Sean Carroll on the arrow of time

Study matter and its motion through spacetime...

Moderators: Calilasseia, ADParker

Sean Carroll on the arrow of time

#1  Postby RichardPrins » Feb 28, 2010 10:52 am

Sean Carroll on the arrow of time
In Part 1 of his lecture at the University of Sydney, cosmologist Sean Carroll gives an entertaining and thought-provoking talk about the nature of time, the origin of entropy, and how what happened before the Big Bang might be responsible for the arrow of time we observe today.

Part 2
Image
Image
User avatar
RichardPrins
THREAD STARTER
 
Posts: 1525
Age: 53

Netherlands (nl)
Print view this post

Ads by Google


Re: Sean Carroll on the arrow of time

#2  Postby owen375 » Feb 28, 2010 12:50 pm

One to put some time aside for.

Thanks,
Richard
owen375
 
Posts: 14

Print view this post

Re: Sean Carroll on the arrow of time

#3  Postby InDeoRideo » Feb 28, 2010 2:48 pm

Or... godidit.


Joking aside, this was very interesting and enlightening.
Thanks, Richard.
Image
User avatar
InDeoRideo
 
Posts: 213
Age: 31
Male

Israel (il)
Print view this post

Re: Sean Carroll on the arrow of time

#4  Postby Stephen » Mar 01, 2010 4:05 am

Carroll's an excellent speaker. I have made note of his book because of this talk, thanks for posting!
User avatar
Stephen
 
Posts: 296
Age: 38
Male

United States (us)
Print view this post

Re: Sean Carroll on the arrow of time

#5  Postby my_wan » Mar 02, 2010 11:57 pm

I'm not really buying the Boltzmann brains hypothesis, though a more quantitative description may be more convincing. For one our brains depend on a long history of smaller stochastic events with a selection bias provided by other stochastic events. The structural complexity can thus exceed any such random fluctuation, even the size of the Big bang, given that the fine grain dynamics within the fluctuation aren't required to have any particular structure itself. The same can't be said for brains. The quantitative question would not so much be what the odds are of a smaller fluctuation relative to larger ones, but what are the odds of observing smaller fluctuations both within the timespan of the existence of a hypothetical Big Bang fluctuation and within a range that can be observed within the observational horizon. Postulating that Boltzmann brains should vastly outnumber Big Bangs says absolutely nothing about the odds of one being observable within the space and time constraints in which the Big Bang exists. Boltzmann brains thought experiment proves nothing without quantifying what we could reasonably expect to observe within our observational space and time constraints.

It also neglects the possibility that a Big Bang type event was preloaded by a long history of smaller fluctuations. This would require some kind of band gap in spacetime to trap certain fluctuations into a stable energy state. Not unlike the way the quantization of QM provides band gaps for atoms to remain stable.

Image
User avatar
my_wan
 
Posts: 967
Male

Country: US
United States (us)
Print view this post

#6  Postby newolder » Mar 03, 2010 11:51 am

Interview @ Wired Science: http://ow.ly/1cK1a
I am, somehow, less interested in the weight and convolutions of Einstein’s brain than in the near certainty that people of equal talent have lived and died in cotton fields and sweatshops. - Stephen J. Gould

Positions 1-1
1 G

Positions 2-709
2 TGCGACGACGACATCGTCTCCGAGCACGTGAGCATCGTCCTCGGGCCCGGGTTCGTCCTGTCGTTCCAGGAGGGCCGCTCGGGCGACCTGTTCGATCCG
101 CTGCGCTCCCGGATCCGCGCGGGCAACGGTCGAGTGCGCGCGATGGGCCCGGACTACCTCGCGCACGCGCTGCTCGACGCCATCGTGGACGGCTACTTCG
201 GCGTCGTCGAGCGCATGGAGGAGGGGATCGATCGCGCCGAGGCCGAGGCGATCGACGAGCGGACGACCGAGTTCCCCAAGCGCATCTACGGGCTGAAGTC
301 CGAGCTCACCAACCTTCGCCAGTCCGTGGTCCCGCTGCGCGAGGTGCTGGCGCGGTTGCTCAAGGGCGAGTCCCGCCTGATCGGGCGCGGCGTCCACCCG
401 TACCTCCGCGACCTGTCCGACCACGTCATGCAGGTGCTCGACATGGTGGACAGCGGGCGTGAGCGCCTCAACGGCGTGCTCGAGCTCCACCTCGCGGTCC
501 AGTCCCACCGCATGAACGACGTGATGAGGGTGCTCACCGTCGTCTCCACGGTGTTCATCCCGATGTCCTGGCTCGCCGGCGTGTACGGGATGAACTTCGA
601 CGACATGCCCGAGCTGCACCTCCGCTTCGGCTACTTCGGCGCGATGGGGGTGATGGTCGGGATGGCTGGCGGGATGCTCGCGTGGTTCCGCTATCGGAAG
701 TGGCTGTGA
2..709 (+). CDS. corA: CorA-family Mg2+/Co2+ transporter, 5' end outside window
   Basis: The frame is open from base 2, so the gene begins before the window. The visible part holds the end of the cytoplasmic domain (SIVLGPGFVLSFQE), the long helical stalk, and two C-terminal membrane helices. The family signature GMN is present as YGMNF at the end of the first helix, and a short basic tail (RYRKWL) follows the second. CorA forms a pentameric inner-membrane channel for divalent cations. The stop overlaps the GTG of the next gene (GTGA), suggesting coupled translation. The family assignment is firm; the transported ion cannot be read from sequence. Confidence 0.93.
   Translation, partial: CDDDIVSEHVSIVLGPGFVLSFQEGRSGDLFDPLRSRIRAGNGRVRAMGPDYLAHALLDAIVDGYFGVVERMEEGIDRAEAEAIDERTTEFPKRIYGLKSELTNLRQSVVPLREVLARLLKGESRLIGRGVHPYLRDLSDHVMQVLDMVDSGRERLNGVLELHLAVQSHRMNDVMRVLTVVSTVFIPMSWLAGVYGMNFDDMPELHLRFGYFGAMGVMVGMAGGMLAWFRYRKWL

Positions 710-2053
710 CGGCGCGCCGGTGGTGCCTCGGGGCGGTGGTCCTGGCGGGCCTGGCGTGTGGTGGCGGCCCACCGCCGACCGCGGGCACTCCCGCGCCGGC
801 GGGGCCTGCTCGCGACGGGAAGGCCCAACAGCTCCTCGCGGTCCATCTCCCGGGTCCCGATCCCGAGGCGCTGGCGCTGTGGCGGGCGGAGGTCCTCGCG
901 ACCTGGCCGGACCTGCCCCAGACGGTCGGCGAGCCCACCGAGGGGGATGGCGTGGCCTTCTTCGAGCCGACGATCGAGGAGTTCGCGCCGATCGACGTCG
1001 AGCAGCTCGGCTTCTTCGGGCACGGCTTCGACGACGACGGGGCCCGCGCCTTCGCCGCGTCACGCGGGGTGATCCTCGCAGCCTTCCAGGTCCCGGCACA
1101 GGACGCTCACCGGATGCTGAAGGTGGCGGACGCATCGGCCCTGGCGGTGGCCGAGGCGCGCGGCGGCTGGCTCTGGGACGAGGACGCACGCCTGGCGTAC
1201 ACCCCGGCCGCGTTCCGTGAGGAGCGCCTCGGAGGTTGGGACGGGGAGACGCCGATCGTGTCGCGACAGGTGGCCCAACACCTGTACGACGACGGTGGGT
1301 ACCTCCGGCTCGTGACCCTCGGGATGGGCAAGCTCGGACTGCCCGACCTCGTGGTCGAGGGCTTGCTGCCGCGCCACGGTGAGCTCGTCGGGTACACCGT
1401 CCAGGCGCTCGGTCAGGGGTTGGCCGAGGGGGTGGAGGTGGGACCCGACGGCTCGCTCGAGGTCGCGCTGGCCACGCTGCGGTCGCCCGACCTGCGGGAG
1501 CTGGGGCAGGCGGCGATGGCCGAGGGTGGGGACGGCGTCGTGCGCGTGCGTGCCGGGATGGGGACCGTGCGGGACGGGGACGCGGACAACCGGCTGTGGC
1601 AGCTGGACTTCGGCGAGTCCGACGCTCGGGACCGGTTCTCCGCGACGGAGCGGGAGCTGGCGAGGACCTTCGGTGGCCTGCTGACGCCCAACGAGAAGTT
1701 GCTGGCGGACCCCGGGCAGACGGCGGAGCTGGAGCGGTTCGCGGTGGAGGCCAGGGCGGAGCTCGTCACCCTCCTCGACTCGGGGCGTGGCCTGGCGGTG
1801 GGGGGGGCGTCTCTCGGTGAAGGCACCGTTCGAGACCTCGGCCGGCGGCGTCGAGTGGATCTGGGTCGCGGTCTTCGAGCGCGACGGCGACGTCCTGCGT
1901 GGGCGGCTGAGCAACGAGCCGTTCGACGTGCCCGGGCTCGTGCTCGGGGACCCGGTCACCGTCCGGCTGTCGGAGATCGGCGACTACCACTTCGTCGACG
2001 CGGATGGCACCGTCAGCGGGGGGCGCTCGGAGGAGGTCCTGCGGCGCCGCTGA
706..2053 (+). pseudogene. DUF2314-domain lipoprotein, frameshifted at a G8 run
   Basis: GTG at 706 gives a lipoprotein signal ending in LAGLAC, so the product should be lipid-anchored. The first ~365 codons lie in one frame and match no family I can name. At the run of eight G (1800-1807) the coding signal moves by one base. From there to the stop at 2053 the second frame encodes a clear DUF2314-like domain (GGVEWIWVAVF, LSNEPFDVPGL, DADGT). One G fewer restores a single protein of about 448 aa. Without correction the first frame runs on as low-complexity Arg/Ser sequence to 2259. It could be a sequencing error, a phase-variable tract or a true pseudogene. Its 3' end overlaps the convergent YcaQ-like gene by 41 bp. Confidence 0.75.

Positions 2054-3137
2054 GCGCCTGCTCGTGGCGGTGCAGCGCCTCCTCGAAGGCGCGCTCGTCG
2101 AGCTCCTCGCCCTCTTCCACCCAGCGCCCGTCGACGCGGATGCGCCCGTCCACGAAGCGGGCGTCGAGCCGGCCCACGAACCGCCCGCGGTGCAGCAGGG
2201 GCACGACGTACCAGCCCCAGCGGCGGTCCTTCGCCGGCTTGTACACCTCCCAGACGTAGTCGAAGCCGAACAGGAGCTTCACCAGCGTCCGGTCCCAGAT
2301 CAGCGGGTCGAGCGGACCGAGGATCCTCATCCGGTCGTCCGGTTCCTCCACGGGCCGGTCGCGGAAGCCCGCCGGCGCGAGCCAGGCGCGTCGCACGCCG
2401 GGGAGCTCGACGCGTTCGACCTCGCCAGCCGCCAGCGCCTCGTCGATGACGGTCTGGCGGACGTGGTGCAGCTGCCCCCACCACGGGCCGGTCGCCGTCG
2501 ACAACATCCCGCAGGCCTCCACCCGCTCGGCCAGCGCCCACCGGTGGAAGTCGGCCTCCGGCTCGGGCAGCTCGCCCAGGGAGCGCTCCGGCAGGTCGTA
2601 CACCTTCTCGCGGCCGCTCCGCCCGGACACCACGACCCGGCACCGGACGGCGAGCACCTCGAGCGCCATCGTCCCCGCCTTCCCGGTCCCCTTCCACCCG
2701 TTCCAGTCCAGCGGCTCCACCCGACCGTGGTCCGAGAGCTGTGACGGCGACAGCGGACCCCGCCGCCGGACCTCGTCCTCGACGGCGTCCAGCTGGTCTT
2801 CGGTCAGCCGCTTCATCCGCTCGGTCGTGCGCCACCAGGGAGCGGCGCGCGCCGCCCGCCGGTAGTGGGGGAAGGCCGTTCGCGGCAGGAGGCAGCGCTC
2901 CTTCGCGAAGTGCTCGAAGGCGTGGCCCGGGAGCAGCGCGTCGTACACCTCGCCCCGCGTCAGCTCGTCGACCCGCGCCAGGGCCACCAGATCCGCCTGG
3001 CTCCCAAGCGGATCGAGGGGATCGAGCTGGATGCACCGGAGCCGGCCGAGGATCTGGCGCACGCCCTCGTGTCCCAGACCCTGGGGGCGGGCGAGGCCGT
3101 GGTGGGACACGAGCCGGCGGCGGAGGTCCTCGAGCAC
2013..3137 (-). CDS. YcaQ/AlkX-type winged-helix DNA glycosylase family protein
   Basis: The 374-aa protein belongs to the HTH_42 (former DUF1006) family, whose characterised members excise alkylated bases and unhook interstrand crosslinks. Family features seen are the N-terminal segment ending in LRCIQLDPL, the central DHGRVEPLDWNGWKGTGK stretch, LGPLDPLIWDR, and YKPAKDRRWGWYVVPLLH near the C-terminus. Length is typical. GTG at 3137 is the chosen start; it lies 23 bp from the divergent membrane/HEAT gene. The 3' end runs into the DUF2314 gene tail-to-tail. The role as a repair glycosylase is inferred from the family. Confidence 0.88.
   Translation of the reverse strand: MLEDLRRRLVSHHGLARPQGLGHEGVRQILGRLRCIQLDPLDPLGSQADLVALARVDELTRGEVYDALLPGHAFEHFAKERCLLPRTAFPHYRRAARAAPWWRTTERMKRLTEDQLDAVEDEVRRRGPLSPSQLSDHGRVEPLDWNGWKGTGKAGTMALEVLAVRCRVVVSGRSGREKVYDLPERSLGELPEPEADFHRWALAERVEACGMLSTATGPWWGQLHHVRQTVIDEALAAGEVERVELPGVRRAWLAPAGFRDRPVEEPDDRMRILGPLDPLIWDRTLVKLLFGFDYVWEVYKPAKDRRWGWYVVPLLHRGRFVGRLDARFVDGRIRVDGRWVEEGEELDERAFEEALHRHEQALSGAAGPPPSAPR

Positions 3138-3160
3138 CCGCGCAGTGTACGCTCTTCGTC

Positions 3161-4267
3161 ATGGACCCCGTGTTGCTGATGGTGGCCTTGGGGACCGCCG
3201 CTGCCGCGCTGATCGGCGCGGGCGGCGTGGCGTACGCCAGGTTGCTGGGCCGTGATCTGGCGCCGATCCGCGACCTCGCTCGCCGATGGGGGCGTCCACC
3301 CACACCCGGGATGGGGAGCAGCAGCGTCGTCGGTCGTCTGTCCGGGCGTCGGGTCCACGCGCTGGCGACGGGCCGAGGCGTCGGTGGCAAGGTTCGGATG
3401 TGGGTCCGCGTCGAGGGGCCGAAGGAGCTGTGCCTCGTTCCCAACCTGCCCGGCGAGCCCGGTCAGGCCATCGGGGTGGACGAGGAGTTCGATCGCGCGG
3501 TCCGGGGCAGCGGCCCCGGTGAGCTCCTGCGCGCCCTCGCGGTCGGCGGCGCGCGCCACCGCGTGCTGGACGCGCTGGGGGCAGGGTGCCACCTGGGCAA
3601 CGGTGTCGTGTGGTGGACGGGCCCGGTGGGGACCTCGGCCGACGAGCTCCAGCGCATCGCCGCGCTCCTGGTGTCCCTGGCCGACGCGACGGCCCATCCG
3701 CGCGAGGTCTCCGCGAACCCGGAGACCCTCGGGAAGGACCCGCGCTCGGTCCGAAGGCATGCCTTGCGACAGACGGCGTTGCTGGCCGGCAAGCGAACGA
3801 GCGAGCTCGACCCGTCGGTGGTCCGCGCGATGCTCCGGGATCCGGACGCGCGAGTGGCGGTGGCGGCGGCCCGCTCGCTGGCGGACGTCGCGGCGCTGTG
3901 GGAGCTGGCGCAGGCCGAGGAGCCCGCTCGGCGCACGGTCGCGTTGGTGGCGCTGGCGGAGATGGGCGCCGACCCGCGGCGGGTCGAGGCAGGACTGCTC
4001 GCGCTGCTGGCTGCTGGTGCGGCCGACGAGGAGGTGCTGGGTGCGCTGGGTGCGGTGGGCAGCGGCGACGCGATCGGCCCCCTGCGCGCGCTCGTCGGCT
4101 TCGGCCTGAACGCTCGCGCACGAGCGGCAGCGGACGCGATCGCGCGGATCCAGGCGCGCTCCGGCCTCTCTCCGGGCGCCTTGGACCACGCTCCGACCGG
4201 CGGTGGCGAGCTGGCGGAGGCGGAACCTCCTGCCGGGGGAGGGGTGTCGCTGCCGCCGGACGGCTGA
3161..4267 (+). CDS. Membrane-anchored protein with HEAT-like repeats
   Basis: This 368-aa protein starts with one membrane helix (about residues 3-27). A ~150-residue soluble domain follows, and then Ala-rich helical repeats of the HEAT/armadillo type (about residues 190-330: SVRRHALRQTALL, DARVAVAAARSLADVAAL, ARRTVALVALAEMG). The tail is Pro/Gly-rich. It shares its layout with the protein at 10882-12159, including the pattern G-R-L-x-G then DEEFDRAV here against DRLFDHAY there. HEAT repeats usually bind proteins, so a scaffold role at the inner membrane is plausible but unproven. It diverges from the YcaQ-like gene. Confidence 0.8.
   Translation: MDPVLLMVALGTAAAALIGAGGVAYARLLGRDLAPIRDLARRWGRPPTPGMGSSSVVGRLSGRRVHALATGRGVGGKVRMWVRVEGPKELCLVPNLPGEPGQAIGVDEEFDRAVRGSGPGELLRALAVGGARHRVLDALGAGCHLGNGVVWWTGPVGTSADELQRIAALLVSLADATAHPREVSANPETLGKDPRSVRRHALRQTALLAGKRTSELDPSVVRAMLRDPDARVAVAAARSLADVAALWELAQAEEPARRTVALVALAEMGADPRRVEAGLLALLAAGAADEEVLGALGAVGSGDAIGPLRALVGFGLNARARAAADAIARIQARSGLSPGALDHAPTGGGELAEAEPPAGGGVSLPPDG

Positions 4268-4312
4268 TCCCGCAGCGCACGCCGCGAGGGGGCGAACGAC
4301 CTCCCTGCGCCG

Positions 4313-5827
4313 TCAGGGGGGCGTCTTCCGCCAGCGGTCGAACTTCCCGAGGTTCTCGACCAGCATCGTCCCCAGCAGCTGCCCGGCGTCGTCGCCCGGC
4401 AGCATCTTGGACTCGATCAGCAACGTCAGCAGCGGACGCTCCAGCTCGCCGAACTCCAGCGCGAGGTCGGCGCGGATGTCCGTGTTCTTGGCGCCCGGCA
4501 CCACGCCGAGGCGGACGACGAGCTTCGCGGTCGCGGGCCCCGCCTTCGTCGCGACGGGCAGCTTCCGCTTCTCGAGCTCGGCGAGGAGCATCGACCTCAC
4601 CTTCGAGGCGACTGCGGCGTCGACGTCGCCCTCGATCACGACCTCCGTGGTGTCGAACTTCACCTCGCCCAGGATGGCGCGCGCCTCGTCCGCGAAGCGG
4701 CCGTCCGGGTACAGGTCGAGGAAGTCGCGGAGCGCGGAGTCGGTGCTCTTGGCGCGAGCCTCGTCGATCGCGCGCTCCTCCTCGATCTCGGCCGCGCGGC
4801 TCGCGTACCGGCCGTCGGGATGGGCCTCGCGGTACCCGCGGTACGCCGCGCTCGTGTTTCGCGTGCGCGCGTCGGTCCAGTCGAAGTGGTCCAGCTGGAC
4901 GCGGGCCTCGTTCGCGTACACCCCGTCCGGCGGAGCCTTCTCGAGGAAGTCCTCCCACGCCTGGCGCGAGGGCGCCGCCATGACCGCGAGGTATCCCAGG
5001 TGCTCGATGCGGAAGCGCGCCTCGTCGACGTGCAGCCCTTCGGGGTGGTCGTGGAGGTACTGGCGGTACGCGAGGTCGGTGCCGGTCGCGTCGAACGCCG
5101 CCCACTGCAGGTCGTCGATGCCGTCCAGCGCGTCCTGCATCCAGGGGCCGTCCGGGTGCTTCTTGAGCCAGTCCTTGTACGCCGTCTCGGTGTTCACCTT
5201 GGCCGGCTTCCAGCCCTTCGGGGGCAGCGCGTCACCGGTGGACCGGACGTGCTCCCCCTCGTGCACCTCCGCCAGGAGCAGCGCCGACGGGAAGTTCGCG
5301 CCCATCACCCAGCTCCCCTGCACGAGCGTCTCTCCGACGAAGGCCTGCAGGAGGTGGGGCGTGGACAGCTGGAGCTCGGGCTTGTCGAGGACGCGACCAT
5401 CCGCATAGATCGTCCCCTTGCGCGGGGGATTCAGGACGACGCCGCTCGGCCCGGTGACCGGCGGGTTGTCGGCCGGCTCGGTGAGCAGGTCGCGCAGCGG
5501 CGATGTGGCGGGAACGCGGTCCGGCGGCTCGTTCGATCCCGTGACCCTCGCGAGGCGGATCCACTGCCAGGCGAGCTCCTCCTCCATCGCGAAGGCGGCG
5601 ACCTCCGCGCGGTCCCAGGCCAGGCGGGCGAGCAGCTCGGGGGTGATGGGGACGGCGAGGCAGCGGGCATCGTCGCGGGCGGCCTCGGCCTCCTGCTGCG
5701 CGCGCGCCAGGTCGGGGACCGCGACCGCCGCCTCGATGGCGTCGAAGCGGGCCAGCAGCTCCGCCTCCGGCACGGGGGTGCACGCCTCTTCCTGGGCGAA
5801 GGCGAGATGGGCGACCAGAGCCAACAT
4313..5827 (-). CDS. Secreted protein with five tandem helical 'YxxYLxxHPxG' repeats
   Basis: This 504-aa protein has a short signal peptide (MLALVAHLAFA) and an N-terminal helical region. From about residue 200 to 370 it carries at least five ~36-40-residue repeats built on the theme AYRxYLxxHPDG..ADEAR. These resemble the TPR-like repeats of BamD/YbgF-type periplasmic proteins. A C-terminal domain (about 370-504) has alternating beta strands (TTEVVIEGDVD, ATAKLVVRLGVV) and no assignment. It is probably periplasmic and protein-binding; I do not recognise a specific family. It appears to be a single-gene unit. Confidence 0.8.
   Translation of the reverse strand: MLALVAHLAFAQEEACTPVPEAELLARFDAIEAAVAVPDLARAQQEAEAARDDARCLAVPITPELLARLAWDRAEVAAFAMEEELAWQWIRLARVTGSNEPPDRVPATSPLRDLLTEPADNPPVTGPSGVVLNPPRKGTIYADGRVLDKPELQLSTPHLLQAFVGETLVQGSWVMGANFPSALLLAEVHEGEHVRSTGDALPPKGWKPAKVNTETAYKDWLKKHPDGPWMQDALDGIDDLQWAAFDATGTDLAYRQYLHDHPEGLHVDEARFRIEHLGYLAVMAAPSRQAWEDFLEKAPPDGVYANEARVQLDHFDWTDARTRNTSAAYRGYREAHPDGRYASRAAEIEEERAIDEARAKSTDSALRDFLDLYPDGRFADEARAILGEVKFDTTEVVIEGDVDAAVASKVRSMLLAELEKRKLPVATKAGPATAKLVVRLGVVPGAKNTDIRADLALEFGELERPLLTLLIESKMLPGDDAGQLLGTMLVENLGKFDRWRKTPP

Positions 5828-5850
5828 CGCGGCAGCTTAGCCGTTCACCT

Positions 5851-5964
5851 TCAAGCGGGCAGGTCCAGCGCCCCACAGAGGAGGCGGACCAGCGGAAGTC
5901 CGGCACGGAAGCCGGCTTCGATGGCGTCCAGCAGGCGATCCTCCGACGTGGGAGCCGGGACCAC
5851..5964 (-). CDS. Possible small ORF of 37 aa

User avatar
newolder
 
Name: Albert Ross
Posts: 6769
Age: 9
Male

Country: Feudal Estate number 9
Print view this post

Re: Sean Carroll on the arrow of time

#7  Postby twistor59 » Mar 13, 2010 2:46 pm

Just had a listen to the entire Carroll talk. Excellent presentation - very clearly put and clear differentiation between what we know and what is speculation. Thanks for posting this one :clap: :clap:
A soul in tension that's learning to fly
Condition grounded but determined to try
Can't keep my eyes from the circling skies
Tongue-tied and twisted just an earthbound misfit, I
User avatar
twistor59
RS Donator
 
Posts: 4966
Male

United Kingdom (uk)
Print view this post

Ads by Google


Re: Sean Carroll on the arrow of time

#8  Postby Farsight » Mar 16, 2010 12:56 pm

Interesting lecture. Mind you, he like others misses the fact that it's only the Misner/Thorne/Wheeler "geometrical interpretation" of general relativity that predicts a singularity in the middle of a black hole. Einstein never liked the idea, and it isn't present in the Weinberg "field interpretation". The latter is essentially the frozen-star concept, and it makes a huge difference. In this scenario, as you approach the event horizon, time dilation goes infinite. That means the coordinate speed of light as determined by outside observers in the universe at large is zero. That means nothing can happen, similar to the timeless scenario of the heat-death universe. There's a very high energy density, but it's absolutely uniform, so none of the energy is usable. The entropy is very high. It's not too far from the gravastar idea, see http://en.wikipedia.org/wiki/Gravastar and note where it says "This region is called a 'gravitational vacuum', because it is a void in the fabric of space and time."

This is where it gets interesting. If the black hole is a hole in "the fabric of space and time", what happens if you remove the surrounding fabric? You've got a region of very high energy density, and Einstein didn't call it stress-energy for nothing. Stress is akin to pressure. Now it can expand, and the expansion permits motion so "quantum-fluctuation" differences can magnify and stars can form. Local concentrations of energy can drive processes and machines and mathematical physicists. So the entropy has reduced. It then gradually rises again as we move towards heat-death.
Farsight
 
Posts: 20

Print view this post


Return to Physics

Who is online

Users viewing this topic: No registered users and 1 guest